Film Festival at my house!
Updated: Oct 5
In an effort to calm my nerves in anticipation of a vaccine appointment, I staged a mini-Film Festival at my house over the last few days and nights.
Success finally. My appointment is this week. First time I've actually been grateful to be in the advanced age category.
While waiting, I watched what I thought were three extraordinary movies which provided a mesmerizing escape plus a scope of emotions I hadn't experienced in these long ten plus months of Covid:
The romance of Sylvie’s Love...
Sylvie experiences a summer love affair with an aspiring saxophonist that lasts forever, although there’s separation.
Cinematically, this movie is breathtaking with its mid-century New York music scene backdrop. The young lovers, enchanting. Had to buy the soundtrack.
As Roger Ebert wrote,
“It’s almost as if someone gently whispered, “Old Hollywood” into your ear then, sweeping you off your feet, and landed you where the atmosphere is lush, the colors and emotions are heightened, and costumes are dream.”
Both stars, Tessa Thompson, the elegant and willful Sylvie, and the unbelievably charismatic Nnamdi Asomugha are perfection. Who knew the 2003 NFL’s first round draft choice by the Oakland Raiders could morph so convincingly into a leading man? And play sax?
And speaking of football, there’s that and the thought-provoking inspiration of men, (one an NFL footballer) famous in their own right, united in a cause in One Night in Miami. The film is a skillfully woven and riveting fictionalized drama peppered with historical facts and truths.
One night in 1964, Cassius Clay, Jim Brown (Cleveland Browns star fullback and Pro Football Hall of Famer), Malcom X, and Sam Cooke got together in a motel room to child, debate, argue and celebrate Clay’s victory over heavyweight champ, Sonny Liston.
No grand statements about sports or race or politics…just a bunch of guys talking, dropping their defenses and opening their hearts. A mighty directorial debut by Regina King.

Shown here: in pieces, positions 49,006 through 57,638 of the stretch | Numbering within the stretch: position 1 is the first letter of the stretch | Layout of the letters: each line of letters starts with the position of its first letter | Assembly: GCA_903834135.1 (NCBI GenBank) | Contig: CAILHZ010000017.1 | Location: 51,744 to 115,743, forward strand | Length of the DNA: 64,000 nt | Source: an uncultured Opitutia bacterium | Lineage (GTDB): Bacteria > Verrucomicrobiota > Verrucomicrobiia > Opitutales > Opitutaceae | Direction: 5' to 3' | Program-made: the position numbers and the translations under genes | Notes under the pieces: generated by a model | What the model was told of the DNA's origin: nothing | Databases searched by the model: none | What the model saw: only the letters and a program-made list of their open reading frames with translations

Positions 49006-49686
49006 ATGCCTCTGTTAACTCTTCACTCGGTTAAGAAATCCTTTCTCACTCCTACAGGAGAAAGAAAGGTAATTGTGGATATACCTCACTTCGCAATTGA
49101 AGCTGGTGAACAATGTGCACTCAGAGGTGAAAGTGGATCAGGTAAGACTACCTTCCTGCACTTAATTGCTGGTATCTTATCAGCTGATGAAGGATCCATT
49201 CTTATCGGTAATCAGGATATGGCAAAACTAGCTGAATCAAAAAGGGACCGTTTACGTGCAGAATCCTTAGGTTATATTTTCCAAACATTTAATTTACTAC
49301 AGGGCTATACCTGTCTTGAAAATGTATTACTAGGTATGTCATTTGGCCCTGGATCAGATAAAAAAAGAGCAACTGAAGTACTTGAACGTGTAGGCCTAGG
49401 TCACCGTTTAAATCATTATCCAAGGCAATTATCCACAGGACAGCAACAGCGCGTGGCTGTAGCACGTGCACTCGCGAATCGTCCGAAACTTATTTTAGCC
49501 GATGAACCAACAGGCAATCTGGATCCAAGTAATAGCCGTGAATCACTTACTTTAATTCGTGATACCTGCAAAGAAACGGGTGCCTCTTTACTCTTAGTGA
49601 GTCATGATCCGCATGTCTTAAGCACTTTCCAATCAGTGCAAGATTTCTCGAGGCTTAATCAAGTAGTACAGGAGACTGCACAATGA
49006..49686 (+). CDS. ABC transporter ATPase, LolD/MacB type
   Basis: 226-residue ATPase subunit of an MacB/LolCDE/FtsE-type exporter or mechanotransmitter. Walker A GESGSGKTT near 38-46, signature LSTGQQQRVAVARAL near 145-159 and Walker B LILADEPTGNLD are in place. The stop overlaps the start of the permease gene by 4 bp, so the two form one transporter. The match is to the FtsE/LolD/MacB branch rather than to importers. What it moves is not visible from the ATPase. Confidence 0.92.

But it was Leslie Odom’s (he of Hamilton fame) stirring performance of Sam Cooke’s
"A Change is Gonna Come” that moved me to action. Downloaded the song and bought Malcolm X’s autobiography. (Click link to hear the brilliant original)
There is a major injection of sadness in You Can Count on Me, an exquisitely portrayed slice of life in upstate New York. I couldn’t stop the tears as siblings, Laura Linney and Mark Ruffalo, embraced on the park bench in one of the last scenes.
Plus, as Rudy Jr., Rory Caulkin gives the most soulful performance of an eight-year-old ever. Oh yeah, and Matthew Broderick's character is kick-ass surprising and superb. Unforgettable performances all around.
Amazing good old boy country music soundtrack along with some Yo-yo Ma Bach on cello, which is also now in my music along with Loretta Lynn’s "The Other Woman." (OMG check it out!)
Memorable performances, music, and intriguing messages in three wonderful films—and for an encore, I get a vaccine!
Sylvie's Love, One Night in Miami, and You Can Count on Me on Amazon Prime.
Thank you, will give them a look see. How did you get a Covid Appt? Any MW intel would be welcome.
Part of my 2020 isolation was reading your touching book. What a great life you two had. So glad you wrote it.
Also, thank you for the movie recommendations. Pretty hard to find things to watch right now.
Thanks for the tip and congrats on getting the vaccine!
Thank you Marilyn for the movie list and congrats on your Vaccination appointment. I have not been so lucky.
There’s just nothin’ you can’t write! This is wonderful! Gorman! She will single handedly bring back poetry! What a star! GL